The "1, 2, 3, 4" video is just as fun as the other free-sampling song. A couple of Coolio's girls are having a party and he's got to find his way over there. In four minutes, he covers every possible mode of transportation, including car, boat, airplane, bicycle, even a kid's big wheel. When Coolio finally gets there, he finds a note reading, "Tired of waiting, went to your house." That's when he utters the memorable line, "Damn! Now how am I gonna get home?!"
This was the first Coolio video that had me noticing his natural charisma and comic charm. He's constantly mugging to the camera and performing weird slapstick comedy, enough so that whoever the director was took his name off the video. I was thinking last spring that with all this natural ability in front of the camera, Coolio could easily make the familiar transition from rapper to movie actor. Then I saw Phat Beach.
6. Fugees (Refugee Camp) -- Killing Me Softly **1/2
I figured this one would come in at #2 or 3, considering it was the most overplayed song of the year. As sick as everyone got of it, I still have to admit I liked "Killing Me Softly," although there's every reason to hate the song. It's a remake of a soul classic, has sparse production consisting only of a drum program, keyboard bass and occasional synthesizer, and that "one time, two time" stuff is annoying as piss. I like a lot of admittedly crappy music -- hell, I even bought the Jagged Little Alanis album.
The video for "Killing Me Softly" has the three Fugees in a movie theater, where Lauryn Hill proceeds to belt out the song during the movie. I've sat through plenty of movies where people are talking, crunching popcorn or slurping their sodas loudly, but never this. And she's singing through her own movie too. It's the non-existent Fugees film The Score they're watching, and they're still sitting in the 36th row. Between this and their "Fu-Gee-La" video you'd think The Score was a real movie but it only exists in a few audio scenes on their album. And that's the worst part of their album -- if you've heard the Chinese restaurant scene, you know what I mean.
Lauryn singing isn't the only weird goings-on in this theater. First a woman walks into the men's restroom and observes a man urinating, someone crowd-surfs through the movie audience and I think I even saw a white person in this video. Maybe after seeing 94 other videos in such a short time-frame, I'm hallucinating. All hell breaks loose at the end when the movie stops running right during Lauryn's "la, la, la, la, la, la" part and the moviegoers riot. Same thing happened this year when a copy of Kazaam didn't stop running. That movie Kasucked. You should be ashamed of yourself, Kashaq.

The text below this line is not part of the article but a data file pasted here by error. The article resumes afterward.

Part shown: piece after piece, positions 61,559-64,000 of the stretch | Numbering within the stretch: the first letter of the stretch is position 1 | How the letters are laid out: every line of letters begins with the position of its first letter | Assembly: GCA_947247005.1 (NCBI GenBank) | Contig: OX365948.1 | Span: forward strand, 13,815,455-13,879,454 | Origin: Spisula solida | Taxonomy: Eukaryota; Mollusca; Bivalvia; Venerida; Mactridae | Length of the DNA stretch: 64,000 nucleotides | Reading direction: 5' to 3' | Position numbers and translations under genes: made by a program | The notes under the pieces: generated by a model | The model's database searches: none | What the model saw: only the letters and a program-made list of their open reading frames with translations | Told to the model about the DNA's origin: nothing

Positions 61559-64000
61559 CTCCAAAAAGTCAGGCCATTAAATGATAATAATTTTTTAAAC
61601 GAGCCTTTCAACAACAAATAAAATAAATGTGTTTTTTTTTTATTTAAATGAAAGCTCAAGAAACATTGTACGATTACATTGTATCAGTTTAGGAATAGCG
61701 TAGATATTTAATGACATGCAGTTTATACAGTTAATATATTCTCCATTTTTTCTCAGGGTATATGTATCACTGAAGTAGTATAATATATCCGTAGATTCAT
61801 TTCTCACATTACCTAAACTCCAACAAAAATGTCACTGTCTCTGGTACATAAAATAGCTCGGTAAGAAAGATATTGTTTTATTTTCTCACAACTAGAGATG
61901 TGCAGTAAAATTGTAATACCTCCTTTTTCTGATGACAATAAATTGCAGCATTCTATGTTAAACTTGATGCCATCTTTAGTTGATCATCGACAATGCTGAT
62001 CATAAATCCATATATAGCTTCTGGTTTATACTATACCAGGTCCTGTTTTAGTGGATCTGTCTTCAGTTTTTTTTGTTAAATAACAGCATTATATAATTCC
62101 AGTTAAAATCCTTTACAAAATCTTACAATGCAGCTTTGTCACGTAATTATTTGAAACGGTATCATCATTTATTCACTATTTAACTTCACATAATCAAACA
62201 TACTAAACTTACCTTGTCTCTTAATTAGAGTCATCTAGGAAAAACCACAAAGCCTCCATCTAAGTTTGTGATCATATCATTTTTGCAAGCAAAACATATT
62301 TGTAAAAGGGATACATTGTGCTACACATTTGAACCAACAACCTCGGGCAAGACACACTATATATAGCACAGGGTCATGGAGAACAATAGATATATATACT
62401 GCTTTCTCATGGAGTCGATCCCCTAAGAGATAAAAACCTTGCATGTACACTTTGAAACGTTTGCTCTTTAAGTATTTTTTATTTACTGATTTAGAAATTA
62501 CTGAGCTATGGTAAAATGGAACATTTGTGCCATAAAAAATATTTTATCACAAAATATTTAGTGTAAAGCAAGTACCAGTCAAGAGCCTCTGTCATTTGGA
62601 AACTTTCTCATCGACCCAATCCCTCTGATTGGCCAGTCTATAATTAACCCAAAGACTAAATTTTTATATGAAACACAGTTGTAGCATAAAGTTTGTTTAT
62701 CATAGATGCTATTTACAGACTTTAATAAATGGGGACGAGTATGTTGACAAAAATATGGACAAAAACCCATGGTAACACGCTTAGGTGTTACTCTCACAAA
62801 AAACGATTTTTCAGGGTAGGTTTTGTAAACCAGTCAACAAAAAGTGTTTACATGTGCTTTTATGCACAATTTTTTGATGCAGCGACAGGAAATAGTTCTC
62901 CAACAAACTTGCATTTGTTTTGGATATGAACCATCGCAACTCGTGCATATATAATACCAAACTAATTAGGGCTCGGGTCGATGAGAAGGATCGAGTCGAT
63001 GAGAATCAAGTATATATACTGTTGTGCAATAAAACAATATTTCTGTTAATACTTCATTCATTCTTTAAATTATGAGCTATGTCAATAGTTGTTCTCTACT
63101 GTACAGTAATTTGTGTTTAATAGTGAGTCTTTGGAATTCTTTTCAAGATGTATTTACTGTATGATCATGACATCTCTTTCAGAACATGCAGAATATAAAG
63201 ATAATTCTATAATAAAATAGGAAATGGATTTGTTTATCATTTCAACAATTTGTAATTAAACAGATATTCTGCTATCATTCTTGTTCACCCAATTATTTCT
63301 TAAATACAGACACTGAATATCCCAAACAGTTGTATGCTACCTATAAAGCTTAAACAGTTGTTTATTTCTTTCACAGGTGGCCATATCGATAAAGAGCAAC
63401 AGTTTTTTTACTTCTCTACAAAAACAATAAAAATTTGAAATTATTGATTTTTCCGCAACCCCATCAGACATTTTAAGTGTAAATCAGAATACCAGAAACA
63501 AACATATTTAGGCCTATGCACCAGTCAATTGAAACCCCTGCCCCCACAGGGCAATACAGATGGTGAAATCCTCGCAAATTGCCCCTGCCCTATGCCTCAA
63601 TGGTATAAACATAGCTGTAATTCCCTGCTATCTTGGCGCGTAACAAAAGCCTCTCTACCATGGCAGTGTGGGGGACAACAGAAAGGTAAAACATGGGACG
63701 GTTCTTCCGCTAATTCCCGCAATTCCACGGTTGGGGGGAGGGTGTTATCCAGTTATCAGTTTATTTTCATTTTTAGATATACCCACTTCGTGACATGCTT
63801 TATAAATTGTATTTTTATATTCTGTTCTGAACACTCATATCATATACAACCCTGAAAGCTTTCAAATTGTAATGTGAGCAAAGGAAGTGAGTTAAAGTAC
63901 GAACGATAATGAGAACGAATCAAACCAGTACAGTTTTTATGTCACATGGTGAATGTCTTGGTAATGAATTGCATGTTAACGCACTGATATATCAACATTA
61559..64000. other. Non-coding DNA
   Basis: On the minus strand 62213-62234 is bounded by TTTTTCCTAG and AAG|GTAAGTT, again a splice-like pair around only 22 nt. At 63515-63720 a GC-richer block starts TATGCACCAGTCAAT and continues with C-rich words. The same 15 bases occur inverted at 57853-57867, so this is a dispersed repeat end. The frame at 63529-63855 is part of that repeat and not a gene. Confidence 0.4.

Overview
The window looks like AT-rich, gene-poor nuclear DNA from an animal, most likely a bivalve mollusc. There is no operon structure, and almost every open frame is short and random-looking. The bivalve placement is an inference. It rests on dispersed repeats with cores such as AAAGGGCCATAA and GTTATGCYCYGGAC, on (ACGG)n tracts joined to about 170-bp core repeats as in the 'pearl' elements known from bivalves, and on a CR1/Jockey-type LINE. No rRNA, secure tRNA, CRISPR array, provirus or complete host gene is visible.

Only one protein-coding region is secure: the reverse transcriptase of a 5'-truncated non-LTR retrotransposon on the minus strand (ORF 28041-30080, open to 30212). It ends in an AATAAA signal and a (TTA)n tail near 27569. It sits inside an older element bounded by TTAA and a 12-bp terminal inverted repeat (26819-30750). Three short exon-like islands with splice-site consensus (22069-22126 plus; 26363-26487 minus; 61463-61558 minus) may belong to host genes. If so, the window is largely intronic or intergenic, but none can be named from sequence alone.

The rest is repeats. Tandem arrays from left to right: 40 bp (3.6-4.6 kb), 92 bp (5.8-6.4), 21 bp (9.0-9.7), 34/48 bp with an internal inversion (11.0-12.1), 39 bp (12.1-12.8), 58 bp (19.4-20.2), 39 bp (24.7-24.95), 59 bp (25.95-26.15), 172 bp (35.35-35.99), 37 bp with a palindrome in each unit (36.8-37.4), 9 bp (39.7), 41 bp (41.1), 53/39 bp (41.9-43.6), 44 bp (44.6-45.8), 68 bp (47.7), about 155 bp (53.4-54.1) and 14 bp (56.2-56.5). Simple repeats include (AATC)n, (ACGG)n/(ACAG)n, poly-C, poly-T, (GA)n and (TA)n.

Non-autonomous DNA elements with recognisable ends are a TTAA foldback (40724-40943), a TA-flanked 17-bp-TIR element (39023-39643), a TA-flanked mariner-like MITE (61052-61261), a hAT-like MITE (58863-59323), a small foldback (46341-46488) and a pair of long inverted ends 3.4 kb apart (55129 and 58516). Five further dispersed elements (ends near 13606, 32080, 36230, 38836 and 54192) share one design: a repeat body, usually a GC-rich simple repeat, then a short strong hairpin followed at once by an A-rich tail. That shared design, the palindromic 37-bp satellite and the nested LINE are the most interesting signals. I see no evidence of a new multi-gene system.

5. Bone Thugs-N-Harmony -- Tha Crossroads ***
Mile-a-minute gangsta rappers Bone Thugs-N-Harmony actually scored a #1 hit in Billboard with this rap ballad, if such a coupling of words isn't a complete oxymoron. Besides being the only #1 song to ever misspell the word "the," which was previously considered one of the easiest words to spell correctly, "Tha Crossroads" is also the only #1 song about the tender pains of death... if you don't count "The Living Years" and "Gonna Make You Sweat (Everybody Dance Now)." You'd never know from listening to the verses that the song was about death; all I could understand was, "I miss my Uncle Jo Jo."
Tha video for "Tha Crossroads" features sort of a black Grim Reaper, a sinister leather trenchcoat-wearing guy who wanders around the ghetto taking people's lives... no wait that's Snoop Doggy Dogg. This Reaper even puts the touch of death on a newborn baby in a hospital, and leads the procession of dead people, including Eazy-E (insert big cynical laugh here), to the top of a mountain, where he outstretches his wings. This, I guess, establishes him as the Angel of Black Death, which only leaves me with one question -- why does he have white wings?
4. Bush -- Glycerine *
Still don't like 'em one bit.
3. 2Pac featuring Dr. Dre -- California Love ****
Giant epic concept video directed by (who else?) Hype Williams, and featuring the two biggest names in gangsta rap, one of which is now the deadest. This video is a costumed epic that looks like something out of Mad Max... actually it should probably be called Mad Blax, but you didn't hear that from me. With land rovers, desert bikes and that giant Thunderdome cage, the "California Love" is an even bigger deal than the one-time teaming of Dre and Pac.